Issue 64 / July - August 2008
Al Feliz Pescador
As I stroll in the park on a Saturday afternoon, I enjoy the gentle touch of sunrays coming through the trees. A flute is playing Bachâ€™s Badinerie in the distance. It is a beautiful day. I find a warm and quite spot to read the last chapter of the book I started today. After one or two pages, for some reason, I find myself secretly watching a father with a toddler. The father is just a few years older than me, but apparently he is much better off. They are having a picnic and the toddler is laughing herself crazy whenever her father bounces a little red ball. My heart starts thumping with longing and discontent. I wish, for an instant, that I was that father.
I love my daughter, I really do. When my daughter laughs with me right now, itâ€™s as if that is the definition of happiness. But I came home from work at midnight yesterday and had to run errands this morning. I really wanted to stay home this afternoon and get some rest, but my wife wanted to meet her friends. God, I feel so tired, and I havenâ€™t even been able to read the newspapers today; I wonder what the repercussions of yesterdayâ€™s market crisis are. I hope the day I will retire comes soonâ€¦
My days in this house are rather routine and lonely. I watch the news, eat, walk, read, and once in a while get together with friends in the neighborhood. My wife left me after I retired, which I understand happens often in neglected marriages. My daughter visits me in the summers and stays with me for a few weeks at least, for which I feel blessed. An interesting development has occurred in my psyche: Recently, I have been feeling this growing envy for people who do physical work. All my life, my job entitled making abstract decisions about abstract situations. Not once did I do something that I could step back from and take a look at the outcome of my effort. Just today I was watching a construction worker building a wall. What a great feeling it must be to start in the morning where there is no wall and in the evening to see the result of your daily work, a wall that you have built with your own hands.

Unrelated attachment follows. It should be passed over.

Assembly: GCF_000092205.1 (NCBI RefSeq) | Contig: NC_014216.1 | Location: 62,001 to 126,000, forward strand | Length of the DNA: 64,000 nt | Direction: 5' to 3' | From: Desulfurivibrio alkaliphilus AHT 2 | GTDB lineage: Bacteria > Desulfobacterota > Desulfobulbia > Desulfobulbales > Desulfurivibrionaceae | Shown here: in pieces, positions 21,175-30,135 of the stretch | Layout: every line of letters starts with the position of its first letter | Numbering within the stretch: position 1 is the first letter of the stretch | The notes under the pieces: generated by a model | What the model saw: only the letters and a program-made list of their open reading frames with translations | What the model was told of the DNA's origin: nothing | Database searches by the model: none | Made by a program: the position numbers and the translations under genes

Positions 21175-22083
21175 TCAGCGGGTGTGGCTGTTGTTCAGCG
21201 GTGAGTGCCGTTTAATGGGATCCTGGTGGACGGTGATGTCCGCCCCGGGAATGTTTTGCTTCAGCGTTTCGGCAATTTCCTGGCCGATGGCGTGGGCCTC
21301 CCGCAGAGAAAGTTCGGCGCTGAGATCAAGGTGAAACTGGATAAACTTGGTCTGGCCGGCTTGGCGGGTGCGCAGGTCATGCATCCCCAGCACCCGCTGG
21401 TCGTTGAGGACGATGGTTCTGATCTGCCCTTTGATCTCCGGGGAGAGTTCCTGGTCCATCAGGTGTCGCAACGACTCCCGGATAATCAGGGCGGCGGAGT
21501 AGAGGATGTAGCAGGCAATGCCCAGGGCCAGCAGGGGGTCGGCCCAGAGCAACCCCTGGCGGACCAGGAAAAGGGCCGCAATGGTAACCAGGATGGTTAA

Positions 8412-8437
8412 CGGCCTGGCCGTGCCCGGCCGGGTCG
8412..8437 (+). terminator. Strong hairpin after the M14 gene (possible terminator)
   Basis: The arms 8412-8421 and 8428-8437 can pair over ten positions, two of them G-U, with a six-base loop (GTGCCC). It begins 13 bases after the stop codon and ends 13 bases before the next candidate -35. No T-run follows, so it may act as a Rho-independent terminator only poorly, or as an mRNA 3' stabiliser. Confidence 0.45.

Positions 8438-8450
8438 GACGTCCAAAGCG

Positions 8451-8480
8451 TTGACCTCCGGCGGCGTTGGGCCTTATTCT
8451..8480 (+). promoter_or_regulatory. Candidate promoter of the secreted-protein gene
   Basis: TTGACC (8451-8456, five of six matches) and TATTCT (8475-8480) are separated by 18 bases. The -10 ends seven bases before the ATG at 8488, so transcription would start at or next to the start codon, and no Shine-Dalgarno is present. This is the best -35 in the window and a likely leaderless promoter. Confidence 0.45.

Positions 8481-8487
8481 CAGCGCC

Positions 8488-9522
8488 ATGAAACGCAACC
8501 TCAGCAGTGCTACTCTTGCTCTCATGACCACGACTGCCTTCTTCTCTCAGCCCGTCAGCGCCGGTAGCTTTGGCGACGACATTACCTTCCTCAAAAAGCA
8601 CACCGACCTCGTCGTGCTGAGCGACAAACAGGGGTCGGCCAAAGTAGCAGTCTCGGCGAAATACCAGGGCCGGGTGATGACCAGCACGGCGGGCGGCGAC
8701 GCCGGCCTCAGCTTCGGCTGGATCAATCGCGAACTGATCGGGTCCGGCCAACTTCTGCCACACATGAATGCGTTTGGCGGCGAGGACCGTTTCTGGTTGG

Being a worker is no great feat. Sure the pay is not bad, I canâ€™t complain about that, but everybody knows it canâ€™t last. I mean, first off, you donâ€™t get much contracts in the winter, then the big companies take up most of the stuff and letâ€™s face it, I canâ€™t earn my money on this when Iâ€™m fifty, then you lift boxes in a supermarket, what else? You may find this funny coming from me, but I always wanted to be a musician, a cello player; thatâ€™s what I wanted to do. I wish I could be in the shoes of that cello kid in the poster in front of the concert hall.
I am a cellist. I have loved the sound of cello for as long as I can remember, I do not know why, and now when people ask me I tell them I love the cello because it is the instrument that most resembles the human voice. That is not why but it sounds better. I have practiced hard for more than fifteen years now, on average four hours a day. This practice may have its rewarding moments, but most of the time it feels like you are trying to achieve something that is in no way achievable. My parents never approved of my choice and I think they never will, unless I reach the level of a Rostropovich, which for me is clearly impossible. Everything set aside, the upsetting thing is that my real passion is composing music, although I am not very good at it. I have been taking classes with an instructor in my college on music composition, and I am in awe at his achievements. I would give up everything I have at any moment to be able to compose like he does.
Some may say that I have contributed some pieces to our musical library. I would say that they are either too kind or they do not know music. I teach music composition in a mediocre music school and until now I have been able to convince my students and colleagues that my compositions are important. Fortunately, I myself do not share that delusion. I say fortunately because I know that I have in me something waiting to be written on score sheets, something sublime, somethingâ€¦ that I havenâ€™t been able to get out of me in the last couple of years. I do love the process, even though many nights the candle on my piano burns down and I havenâ€™t been able to write a single note. Am I burned out too? Is my hope for a sublime finale the real delusion? Why cannot I be like the great master Beethoven?
I am Beethoven. My music has been hailed as the work of a genius, which still gives me great satisfaction. However, there are two substantial catches with my present situation. First, I am deaf; I went deaf in the last thirteen years of my life. As an ironical twist of fate, I, the great Beethoven, was never able to hear any of my greatest work, my 9th symphony. Second, I am dead; I do not know how long I have been dead, a year or hundreds of years; I have been waiting in this grave in complete silence and in complete darkness. Often, I find myself imagining a scene from my life. No, not the time when the Archduke celebrated my work, not the time when the Eroica was first performed either. It is a much simpler and at the same time, a much more handsome memory. There was a time when I was strolling in the park one afternoon and I was enjoying the gentle touch of sunrays coming through the trees. A flute was playing Bachâ€™s Badinerie in the distance. It was a beautiful dayâ€¦
Firat Kocol is a freelance writer. He lives in Boston. He can be contacted at [email protected]